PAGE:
Blue tarps cover maps at LSU Cartographic Information Center. (WBRZ screen shot)
Blue tarps cover maps at LSU Cartographic Information Center. (WBRZ screen shot)

By Robert Mann

It’s the best of times, it’s worst of times.

It’s great times, in fact, for former Gov. Mike Foster. His protegé and former aide is the current governor, Bobby Jindal. So, he gets almost $2 million to create a library and museum in Franklin for his gubernatorial papers and artifacts.

Never mind that several existing libraries, staffed by professional archivists, could easily handle Foster’s papers. That’s why Louisiana has a State Archives. And LSU’s Hill Memorial Library holds the papers of many former state officials, including U.S. senators Russell Long, John Breaux, and Bennett Johnston.

No, we can’t have those papers tainted by resting on shelves next to Democratic papers. So, Foster gets almost $2 million in taxpayer money to show off his knickknacks and catalog his papers at his own facility in Franklin.

Meanwhile, it’s the worst of times for LSU.

The state’s broke, we’re told. There’s little money for repairs and maintenance. All across campus, buildings are in disrepair, and Jindal and legislators are unable to find the money to do much about it. It’s the same sad story on every campus in the state.

If you’re interested in time travel — back to, say, the 1960s — you should visit the Middleton Library on LSU’s Baton Rouge campus. It’s a creaky, musty old building in dire need of an upgrade. Don’t step into one of the bathrooms unless you’ve lost your sense of smell. And don’t open your eyes. You’ll be appalled. I’ve seen gas station bathrooms in better shape.

Then, take a stroll over to the Department of Geography and Anthropology’s Cartographic Information Center. There, you will see blue tarps draping much of the center’s collection of rare maps, protecting them from the water that sometimes pours into the building because of the building’s leaky roof.

“Not being able to access the collection underneath the tarps as readily and quickly as possible, the constant shifting from one place to another, sometimes I liken it to one of those Chinese tile puzzles, where you move things around until you get to where you want,” center director John Anderson told WBRZ-TV for a report last August.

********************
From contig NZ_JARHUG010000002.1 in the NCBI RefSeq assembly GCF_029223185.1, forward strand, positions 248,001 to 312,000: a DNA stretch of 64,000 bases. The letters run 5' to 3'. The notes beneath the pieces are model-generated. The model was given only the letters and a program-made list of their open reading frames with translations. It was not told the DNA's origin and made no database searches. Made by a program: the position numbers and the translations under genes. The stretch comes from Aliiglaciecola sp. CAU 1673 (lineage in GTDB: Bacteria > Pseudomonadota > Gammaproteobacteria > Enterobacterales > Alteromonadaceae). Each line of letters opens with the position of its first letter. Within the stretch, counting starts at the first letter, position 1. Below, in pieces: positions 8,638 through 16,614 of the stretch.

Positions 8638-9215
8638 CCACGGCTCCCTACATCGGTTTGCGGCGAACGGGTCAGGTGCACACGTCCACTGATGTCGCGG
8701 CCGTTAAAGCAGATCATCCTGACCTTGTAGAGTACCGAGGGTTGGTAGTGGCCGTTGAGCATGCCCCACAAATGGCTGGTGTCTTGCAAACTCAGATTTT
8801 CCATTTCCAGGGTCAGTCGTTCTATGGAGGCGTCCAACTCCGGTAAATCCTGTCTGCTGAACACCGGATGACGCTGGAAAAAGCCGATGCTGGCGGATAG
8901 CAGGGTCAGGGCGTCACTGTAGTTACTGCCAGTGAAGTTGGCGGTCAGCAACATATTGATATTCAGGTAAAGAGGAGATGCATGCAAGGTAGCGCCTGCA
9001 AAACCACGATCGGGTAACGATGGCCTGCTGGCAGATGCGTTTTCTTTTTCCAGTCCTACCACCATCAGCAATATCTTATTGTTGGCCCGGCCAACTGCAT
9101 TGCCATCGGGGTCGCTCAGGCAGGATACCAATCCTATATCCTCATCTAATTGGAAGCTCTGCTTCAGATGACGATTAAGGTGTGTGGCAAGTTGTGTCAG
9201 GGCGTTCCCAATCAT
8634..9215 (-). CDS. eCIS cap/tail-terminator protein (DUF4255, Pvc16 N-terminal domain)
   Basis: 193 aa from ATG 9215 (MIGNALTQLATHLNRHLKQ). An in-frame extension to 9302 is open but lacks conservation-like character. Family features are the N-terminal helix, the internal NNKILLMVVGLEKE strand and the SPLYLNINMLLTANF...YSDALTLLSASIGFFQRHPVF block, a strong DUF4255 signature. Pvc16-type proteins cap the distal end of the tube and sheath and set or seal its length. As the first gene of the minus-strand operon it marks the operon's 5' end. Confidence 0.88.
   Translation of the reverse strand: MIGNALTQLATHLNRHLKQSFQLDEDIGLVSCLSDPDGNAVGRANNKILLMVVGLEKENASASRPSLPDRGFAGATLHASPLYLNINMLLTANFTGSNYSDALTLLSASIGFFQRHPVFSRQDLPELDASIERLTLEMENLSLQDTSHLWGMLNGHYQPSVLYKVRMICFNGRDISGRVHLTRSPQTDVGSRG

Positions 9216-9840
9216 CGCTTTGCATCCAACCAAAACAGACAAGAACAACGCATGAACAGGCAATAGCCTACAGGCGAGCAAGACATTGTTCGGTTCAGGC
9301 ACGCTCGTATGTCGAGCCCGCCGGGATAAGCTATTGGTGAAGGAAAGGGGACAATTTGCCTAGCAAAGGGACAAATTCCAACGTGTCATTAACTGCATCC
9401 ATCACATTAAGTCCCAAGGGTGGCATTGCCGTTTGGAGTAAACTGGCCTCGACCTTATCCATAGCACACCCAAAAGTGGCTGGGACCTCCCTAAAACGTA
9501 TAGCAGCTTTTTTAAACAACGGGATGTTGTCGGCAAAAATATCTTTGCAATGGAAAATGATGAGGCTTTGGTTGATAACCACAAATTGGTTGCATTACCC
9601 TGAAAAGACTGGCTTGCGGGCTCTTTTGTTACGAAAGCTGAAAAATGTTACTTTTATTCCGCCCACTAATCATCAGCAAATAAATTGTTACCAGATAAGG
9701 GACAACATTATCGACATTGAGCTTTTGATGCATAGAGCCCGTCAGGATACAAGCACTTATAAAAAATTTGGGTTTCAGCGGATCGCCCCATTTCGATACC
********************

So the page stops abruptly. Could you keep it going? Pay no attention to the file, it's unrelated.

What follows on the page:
Jindal can’t find the money to protect the state’s collection of priceless maps. But $1.8 million for his patron’s library is no problem. (No other former governor has ever been awarded such a generous arrangement.)

Blogger Tom Aswell helpfully notes in a post on Thursday some of the spending Jindal has recently vetoed after arguing that the state lacks the money:

Has anyone taken a look at some Jindal’s veto messages?

  • He killed a $190,000 appropriation for support services to the elderly;
  • He slashed $500,000 for the arts;
  • Appropriations for individuals with development disabilities in Jefferson Parish ($50,000), the Florida Parishes ($200,000), Capital Area ($200,000), the Metropolitan Human Services District ($50,000), the Northeast Delta ($50,000), Acadiana ($200,000), Calcasieu ($50,000), Central Louisiana ($50,000), Northwest Louisiana ($50,000): all vetoed because of a reduction to Medicaid utilization;
  • Continued operation of the Children’s Special Health Services Clinics across the state ($794,000);
  • Prevention and Intervention Services Program for the Family Violence Program ($1.17 million);

There’s so much we could say about this rotten library deal and the misplaced priorities it represents.

No one, however, said it better and more succinctly than a commenter, using the pseudonym “fauxpaws,” who posted the following below Tuesday’s Times-Picayune | story: “He’s sucking up to his old benefactor…..with our money.”

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